In this issue

Jonathan Tobin: Defending the Right to a Jewish State

Heather Hale: Compliment your kids without giving them big heads

Megan Shauri: 10 ways you are ruining your own happiness

Carolyn Bigda: 8 Best Dividend Stocks for 2015

Kiplinger's Personal Finance editors: 7 Things You Didn't Know About Paying Off Student Loans

Samantha Olson: The Crucial Mistake 55% Of Parents Are Making At Their Baby's Bedtime

Densie Well, Ph.D., R.D. Open your eyes to yellow vegetables

The Kosher Gourmet by Megan Gordon With its colorful cache of purples and oranges and reds, COLLARD GREEN SLAW is a marvelous mood booster --- not to mention just downright delish
April 18, 2014

Rabbi Yonason Goldson: Clarifying one of the greatest philosophical conundrums in theology

Caroline B. Glick: The disappearance of US will

Megan Wallgren: 10 things I've learned from my teenagers

Lizette Borreli: Green Tea Boosts Brain Power, May Help Treat Dementia

John Ericson: Trying hard to be 'positive' but never succeeding? Blame Your Brain

The Kosher Gourmet by Julie Rothman Almondy, flourless torta del re (Italian king's cake), has royal roots, is simple to make, . . . but devour it because it's simply delicious

April 14, 2014

Rabbi Dr Naftali Brawer: Passover frees us from the tyranny of time

Greg Crosby: Passing Over Religion

Eric Schulzke: First degree: How America really recovered from a murder epidemic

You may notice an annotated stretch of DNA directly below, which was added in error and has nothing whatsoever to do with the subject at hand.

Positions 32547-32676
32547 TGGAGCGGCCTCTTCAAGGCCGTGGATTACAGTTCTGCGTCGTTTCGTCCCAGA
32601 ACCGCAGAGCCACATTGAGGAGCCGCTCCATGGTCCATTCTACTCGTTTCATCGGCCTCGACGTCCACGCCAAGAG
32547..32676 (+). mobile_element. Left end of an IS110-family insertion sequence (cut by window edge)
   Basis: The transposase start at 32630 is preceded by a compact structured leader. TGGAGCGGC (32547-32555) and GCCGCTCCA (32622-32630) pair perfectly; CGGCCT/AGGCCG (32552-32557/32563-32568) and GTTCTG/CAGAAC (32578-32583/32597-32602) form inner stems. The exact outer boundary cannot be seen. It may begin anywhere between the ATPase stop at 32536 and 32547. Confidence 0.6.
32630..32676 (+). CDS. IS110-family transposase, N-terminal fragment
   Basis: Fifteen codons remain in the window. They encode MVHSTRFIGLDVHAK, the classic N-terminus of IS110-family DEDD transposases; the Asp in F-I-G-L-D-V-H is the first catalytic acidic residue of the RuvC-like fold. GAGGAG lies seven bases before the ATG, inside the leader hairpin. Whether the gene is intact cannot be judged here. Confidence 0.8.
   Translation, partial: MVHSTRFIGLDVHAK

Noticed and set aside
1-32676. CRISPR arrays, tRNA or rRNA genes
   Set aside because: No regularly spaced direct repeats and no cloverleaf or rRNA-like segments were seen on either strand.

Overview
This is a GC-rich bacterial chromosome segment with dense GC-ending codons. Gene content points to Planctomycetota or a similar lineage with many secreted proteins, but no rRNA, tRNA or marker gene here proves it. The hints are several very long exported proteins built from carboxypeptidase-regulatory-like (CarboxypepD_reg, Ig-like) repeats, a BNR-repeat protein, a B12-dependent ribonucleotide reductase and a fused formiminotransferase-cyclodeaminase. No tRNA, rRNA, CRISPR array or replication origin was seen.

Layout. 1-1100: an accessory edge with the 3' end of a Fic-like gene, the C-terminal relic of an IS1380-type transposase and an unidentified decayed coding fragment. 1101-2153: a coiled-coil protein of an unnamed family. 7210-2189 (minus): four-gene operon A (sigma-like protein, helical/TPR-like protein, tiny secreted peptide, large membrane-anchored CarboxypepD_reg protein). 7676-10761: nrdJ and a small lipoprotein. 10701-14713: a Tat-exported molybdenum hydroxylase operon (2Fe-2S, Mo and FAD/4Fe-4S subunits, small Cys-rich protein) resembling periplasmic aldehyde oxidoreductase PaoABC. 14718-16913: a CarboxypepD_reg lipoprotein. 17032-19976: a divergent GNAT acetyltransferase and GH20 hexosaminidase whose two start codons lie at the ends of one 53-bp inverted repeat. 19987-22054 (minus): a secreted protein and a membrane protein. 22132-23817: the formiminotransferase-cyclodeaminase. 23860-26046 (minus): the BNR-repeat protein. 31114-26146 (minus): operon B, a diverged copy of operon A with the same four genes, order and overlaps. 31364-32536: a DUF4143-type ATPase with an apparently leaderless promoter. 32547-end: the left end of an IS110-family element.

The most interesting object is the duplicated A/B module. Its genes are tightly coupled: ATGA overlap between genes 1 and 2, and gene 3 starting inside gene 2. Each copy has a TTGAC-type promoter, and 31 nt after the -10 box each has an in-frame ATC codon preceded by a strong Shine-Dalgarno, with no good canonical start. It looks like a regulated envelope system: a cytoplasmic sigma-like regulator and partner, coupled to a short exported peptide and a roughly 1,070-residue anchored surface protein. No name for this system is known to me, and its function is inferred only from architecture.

Georgia Lee: When love is not enough: Teaching your kids about the realities of adult relationships

Cameron Huddleston: Freebies for Your Lawn and Garden

Gordon Pape: How you can tell if your financial adviser is setting you up for potential ruin

Dana Dovey: Up to 500,000 people die each year from hepatitis C-related liver disease. New Treatment Has Over 90% Success Rate

Justin Caba: Eating Watermelon Can Help Control High Blood Pressure

The Kosher Gourmet by Joshua E. London and Lou Marmon Don't dare pass over these Pesach picks for Manischewitz!

April 11, 2014

Rabbi Hillel Goldberg: Silence is much more than golden

Caroline B. Glick: Forgetting freedom at Passover

Susan Swann: How to value a child for who he is, not just what he does

Cameron Huddleston: 7 Financial Tasks You Should Tackle Right Now

Sandra Block and Lisa Gerstner: How to Profit From Your Passion

Susan Scutti: A Simple Blood Test Might Soon Diagnose Cancer

Chris Weller: Have A Slow Metabolism? Let Science Speed It Up For You

The Kosher Gourmet by Diane Rossen Worthington Whitefish Terrine: A French take on gefilte fish

April 9, 2014

Jonathan Tobin: Why Did Kerry Lie About Israeli Blame?

Samuel G. Freedman: A resolution 70 years later for a father's unsettling legacy of ashes from Dachau

Jessica Ivins: A resolution 70 years later for a father's unsettling legacy of ashes from Dachau

Kim Giles: Asking for help is not weakness

Kathy Kristof and Barbara Hoch Marcus: 7 Great Growth Israeli Stocks

Matthew Mientka: How Beans, Peas, And Chickpeas Cleanse Bad Cholesterol and Lowers Risk of Heart Disease

Sabrina Bachai: 5 At-Home Treatments For Headaches

The Kosher Gourmet by Daniel Neman Have yourself a matzo ball: The secrets bubby never told you and recipes she could have never imagined

April 8, 2014

Lori Nawyn: At Your Wit's End and Back: Finding Peace

Susan B. Garland and Rachel L. Sheedy: Strategies Married Couples Can Use to Boost Benefits

David Muhlbaum: Smart Tax Deductions Non-Itemizers Can Claim

Jill Weisenberger, M.S., R.D.N., C.D.E : Before You Lose Your Mental Edge

Dana Dovey: Coffee Drinkers Rejoice! Your Cup Of Joe Can Prevent Death From Liver Disease

Chris Weller: Electric 'Thinking Cap' Puts Your Brain Power Into High Gear